The Euro slipped to the lowest level in over two weeks against the U.S. Dollar as remarks by the German Chancellor, Angela Merkel, dampened expectations that the E.U. summit will produce the positive results needed to stem the debt crisis. According to reports, the Chancellor has indicated that “joint Euro bonds” aren’t the answer to achieving fiscal integration. The shared currency pared gains versus the Yen following another Italian bond sale during which borrowing costs rose. Italy auctioned 9 billion Euros worth of 185-day bills at a yield of 2.957%.
Other foreign currency news showed a decline of the British Pound against the majority of its counterparts in response to a release which confirmed that mortgage approvals fell the most in more than 12 months. Official data revealed that the number of approved mortgage loans dipped 5.8% in May, thereby supporting speculation that the Bank of England may implement further stimulus.
In the U.S., Durable Goods Orders increased 1.1 percent in May, setting worried investors at ease. Furthermore, the number of Americans signing contracts to purchase existing homes rose, leading market investors to assume the world’s biggest economy is not faltering.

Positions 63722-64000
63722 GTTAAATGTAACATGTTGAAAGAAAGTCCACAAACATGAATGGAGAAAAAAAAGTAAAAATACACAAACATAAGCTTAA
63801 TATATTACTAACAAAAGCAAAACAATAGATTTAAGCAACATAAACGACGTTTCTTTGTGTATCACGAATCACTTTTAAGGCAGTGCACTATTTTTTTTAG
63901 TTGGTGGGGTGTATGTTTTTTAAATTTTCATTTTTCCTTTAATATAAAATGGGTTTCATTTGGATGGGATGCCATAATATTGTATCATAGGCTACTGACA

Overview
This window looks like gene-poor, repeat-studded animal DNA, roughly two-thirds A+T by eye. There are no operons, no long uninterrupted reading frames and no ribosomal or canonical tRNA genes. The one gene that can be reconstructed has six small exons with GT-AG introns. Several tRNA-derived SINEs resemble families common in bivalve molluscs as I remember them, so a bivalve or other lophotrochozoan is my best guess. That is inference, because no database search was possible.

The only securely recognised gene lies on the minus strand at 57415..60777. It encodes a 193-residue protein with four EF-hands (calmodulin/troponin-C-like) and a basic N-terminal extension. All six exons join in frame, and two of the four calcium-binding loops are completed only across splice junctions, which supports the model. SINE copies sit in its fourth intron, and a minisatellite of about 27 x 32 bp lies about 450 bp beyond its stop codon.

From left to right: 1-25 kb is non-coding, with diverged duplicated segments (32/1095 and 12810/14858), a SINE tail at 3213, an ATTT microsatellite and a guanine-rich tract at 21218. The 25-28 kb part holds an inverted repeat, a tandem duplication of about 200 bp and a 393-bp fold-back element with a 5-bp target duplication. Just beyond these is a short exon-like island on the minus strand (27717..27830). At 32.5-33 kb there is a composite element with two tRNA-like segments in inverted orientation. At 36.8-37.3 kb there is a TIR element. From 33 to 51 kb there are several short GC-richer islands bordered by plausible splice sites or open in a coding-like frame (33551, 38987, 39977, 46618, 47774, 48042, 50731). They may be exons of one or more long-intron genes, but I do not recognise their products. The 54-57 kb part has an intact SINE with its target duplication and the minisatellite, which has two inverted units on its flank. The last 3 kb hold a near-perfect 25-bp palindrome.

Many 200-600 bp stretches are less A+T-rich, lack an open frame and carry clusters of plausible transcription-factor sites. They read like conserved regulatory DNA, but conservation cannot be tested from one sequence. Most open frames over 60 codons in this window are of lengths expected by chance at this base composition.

The Canadian Dollar weakened against most of its free Forex peers in anticipation of the European two-day summit, which is set to begin today. The Loonie slumped against commodity-linked currencies on the prospect that a slowdown in global growth will stop the Bank of Canada from increasing the interest rate.
Lastly, New Zealand’s Dollar dipped versus the greenback as economic calendar data indicated May’s trade deficit was the widest in over 2 years.